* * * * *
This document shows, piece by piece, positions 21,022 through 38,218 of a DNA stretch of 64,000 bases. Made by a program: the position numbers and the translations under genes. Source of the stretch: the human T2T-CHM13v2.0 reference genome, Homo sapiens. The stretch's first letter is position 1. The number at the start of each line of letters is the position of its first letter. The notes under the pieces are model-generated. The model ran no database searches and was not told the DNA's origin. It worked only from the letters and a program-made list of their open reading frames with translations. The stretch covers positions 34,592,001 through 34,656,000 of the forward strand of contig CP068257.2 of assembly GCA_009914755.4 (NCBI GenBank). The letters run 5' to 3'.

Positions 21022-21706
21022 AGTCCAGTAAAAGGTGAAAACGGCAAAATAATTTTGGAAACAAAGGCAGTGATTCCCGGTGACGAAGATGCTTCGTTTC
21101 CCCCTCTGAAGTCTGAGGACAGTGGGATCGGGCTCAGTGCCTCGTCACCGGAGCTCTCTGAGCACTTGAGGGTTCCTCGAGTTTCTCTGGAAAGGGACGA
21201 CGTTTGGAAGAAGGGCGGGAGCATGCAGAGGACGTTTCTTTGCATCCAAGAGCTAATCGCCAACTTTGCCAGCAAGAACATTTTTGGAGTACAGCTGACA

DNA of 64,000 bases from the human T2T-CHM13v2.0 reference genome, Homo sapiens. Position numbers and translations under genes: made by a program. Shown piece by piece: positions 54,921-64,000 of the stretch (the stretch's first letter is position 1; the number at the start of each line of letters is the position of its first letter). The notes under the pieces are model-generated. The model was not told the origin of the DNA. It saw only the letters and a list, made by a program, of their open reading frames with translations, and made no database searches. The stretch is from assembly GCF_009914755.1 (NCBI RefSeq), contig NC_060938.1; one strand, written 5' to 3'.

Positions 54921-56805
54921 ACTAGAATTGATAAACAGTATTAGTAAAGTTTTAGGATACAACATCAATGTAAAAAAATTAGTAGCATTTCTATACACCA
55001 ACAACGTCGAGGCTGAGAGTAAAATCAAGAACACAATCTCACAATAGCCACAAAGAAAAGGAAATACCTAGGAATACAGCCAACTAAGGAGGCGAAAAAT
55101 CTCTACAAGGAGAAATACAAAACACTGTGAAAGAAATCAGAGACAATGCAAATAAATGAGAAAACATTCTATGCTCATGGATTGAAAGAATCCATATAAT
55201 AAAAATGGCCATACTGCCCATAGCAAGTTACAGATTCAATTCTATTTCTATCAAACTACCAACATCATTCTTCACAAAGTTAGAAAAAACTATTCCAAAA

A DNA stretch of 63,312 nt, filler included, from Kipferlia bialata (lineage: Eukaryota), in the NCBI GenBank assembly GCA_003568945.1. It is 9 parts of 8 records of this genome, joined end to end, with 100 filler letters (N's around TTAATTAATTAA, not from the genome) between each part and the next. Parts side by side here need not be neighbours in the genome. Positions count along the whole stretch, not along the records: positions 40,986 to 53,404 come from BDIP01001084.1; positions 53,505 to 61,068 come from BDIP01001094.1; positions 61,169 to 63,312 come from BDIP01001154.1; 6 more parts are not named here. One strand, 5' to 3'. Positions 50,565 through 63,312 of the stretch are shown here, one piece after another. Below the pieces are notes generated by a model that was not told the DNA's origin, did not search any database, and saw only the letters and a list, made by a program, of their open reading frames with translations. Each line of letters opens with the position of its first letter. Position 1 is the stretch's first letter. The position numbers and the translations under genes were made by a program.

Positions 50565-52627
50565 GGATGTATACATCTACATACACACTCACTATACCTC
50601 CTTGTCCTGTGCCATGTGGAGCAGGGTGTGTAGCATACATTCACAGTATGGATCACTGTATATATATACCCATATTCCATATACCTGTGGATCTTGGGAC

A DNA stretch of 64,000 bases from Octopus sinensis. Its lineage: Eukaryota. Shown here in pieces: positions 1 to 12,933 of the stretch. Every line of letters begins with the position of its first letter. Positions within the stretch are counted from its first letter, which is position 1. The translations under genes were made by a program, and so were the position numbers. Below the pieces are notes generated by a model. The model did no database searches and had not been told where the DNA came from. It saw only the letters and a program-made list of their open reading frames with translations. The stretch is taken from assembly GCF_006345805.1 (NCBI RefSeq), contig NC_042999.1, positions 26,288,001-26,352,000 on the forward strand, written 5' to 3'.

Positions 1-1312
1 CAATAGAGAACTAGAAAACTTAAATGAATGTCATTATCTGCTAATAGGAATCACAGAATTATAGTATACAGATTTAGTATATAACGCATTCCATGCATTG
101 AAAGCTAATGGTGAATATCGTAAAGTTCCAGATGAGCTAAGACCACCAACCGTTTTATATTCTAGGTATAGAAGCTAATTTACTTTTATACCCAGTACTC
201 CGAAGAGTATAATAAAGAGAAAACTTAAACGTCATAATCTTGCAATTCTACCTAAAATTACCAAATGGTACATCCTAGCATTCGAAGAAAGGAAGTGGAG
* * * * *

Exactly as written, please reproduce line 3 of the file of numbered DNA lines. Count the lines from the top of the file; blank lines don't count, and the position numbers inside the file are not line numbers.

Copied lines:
21022 AGTCCAGTAAAAGGTGAAAACGGCAAAATAATTTTGGAAACAAAGGCAGTGATTCCCGGTGACGAAGATGCTTCGTTTC